Unhinged Page 18

As if triggered by my memory, an image begins to stir just behind my reflection. My concentration wavers, and the strand of hair falls limp. There’s a blur of white, red, and black checked patterns in the glass, sharpening to the clown from the hospital. It looms there, stretched out of proportion, as if I’m looking into a funhouse mirror. The clown shakes a snow globe in its hands and smiles with teeth sharp and silver like nails. My knees wobble, but I hold my ground, assuring myself I’m imagining it.

If I turn around, it will be gone.

Please don’t be there … please please please …

Gathering my courage, I spin on my heel.

Nothing but walls and stalls. I take a breath, then face the mirror again. The clown in the reflection has vanished.

Maybe Dad was right. Maybe I am overdoing it …

A door in the hallway slams, reminding me of the reason I’m hiding here to begin with. Morpheus.

This has to be one of his mind games.

I wait for silence and then venture out. I’ve only made it two steps when the familiar snicker of Taelor Tremont breaks the silence. Someone shushes her, followed by several girlish giggles and a wicked laugh that I know better than the scars on my own palms.

Curling my hands around my backpack straps, I peer around the corner.

He’s there with his back to me, just a few feet away. Tall and lithe. A leather vest and skintight T-shirt across his broad shoulders. Worn jeans hug his legs. Whoever’s body he stole is close to his own, although his hair is shorter. I can’t see any fringe under the edges of his cowboy hat from the back.

He holds a poster up to the wall that says, TOYS FOR FAIRY-TALE ENDINGS: GIVE A SICK CHILD A HAPPILY-EVER-TODAY. It’s a reminder for the charity drive our senior class is organizing from now until Friday. To get in the door for prom, every attendee has to contribute a new toy for a local children’s hospital. There’s a box for early donations against the wall, already half filled.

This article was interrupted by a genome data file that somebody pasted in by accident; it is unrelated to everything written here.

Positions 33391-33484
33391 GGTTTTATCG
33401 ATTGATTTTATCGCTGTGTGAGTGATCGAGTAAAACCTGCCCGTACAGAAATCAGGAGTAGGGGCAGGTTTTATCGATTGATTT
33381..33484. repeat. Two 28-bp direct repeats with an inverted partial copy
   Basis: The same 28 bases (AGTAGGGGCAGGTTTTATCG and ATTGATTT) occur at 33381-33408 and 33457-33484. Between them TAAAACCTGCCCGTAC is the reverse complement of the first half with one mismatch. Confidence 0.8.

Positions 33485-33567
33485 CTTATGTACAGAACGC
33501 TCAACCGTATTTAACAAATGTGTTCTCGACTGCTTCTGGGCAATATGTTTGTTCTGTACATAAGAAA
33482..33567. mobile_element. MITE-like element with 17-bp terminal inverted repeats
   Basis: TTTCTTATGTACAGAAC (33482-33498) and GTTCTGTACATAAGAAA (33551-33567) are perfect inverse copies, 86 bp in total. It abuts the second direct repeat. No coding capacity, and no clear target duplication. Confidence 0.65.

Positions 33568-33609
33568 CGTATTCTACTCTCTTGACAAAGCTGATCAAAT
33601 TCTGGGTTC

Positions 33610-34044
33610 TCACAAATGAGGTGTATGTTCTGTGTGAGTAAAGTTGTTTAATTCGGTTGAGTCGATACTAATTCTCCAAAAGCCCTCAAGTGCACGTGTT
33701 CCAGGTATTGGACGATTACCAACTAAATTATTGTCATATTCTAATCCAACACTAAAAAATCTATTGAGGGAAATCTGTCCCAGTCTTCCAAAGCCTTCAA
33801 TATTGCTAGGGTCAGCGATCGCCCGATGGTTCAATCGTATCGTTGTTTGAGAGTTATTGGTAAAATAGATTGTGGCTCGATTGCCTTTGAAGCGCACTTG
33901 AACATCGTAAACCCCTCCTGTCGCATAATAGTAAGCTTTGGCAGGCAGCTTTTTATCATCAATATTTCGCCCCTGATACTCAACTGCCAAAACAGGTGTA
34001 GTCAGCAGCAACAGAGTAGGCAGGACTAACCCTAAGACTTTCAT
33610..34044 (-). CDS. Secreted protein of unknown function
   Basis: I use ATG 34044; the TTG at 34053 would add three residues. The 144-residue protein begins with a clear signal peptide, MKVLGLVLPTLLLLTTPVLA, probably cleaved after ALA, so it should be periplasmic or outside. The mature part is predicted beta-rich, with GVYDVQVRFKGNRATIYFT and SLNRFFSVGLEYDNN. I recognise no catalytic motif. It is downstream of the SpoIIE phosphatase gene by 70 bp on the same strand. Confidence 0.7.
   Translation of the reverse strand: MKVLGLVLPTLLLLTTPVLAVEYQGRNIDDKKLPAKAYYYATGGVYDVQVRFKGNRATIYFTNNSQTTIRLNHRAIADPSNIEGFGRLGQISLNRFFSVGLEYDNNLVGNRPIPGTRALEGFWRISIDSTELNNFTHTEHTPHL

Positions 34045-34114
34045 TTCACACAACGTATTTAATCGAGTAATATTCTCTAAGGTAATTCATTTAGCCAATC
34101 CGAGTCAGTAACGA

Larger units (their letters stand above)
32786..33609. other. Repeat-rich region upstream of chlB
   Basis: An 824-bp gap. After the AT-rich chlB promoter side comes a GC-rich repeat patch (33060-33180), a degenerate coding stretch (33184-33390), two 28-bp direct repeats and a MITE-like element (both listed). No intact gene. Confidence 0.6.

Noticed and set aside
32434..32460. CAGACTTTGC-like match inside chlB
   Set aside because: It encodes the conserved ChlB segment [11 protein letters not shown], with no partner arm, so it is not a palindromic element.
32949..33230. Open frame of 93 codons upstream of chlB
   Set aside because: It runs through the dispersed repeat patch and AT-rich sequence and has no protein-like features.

Four girls from our senior student council surround Morpheus, offering their opinion on the poster’s placement above the box. Taelor and Twyla argue over who gets to tape it in place. Most of the time they’re either fighting or competing, yet they claim to be best friends. It’s like the symbiotic relationship between a parasitic fungus and its host. I just haven’t figured out who’s the fungus. Kimber and Deirdre round out the quartet, the bearers of the tape dispensers.

All four are drooling over Morpheus as if he’s royalty. Only his second day here and already he’s made more headway than me in my entire school career. I bite back a wave of envy.

As if sensing I’m watching, he turns. For one instant he looks like someone else—a stranger. Then, in a blink, it’s Morpheus: the patches around his eyes, the jewels that display his every mood tipping the edges.

I whimper as a spread of dark wings lifts behind his shoulders, shadowing my classmates. Gasping, I hide around the corner again, smashed against the wall, backpack sandwiched between my spine and the cold tiles.

I thought I was ready, but to see him in my world, unhinging all that was once normal, revealing everything I’ve worked so hard to hide … it paralyzes me. I hold my breath, ears burning, and wait for the terrified screams when the girls realize what he is—what I am.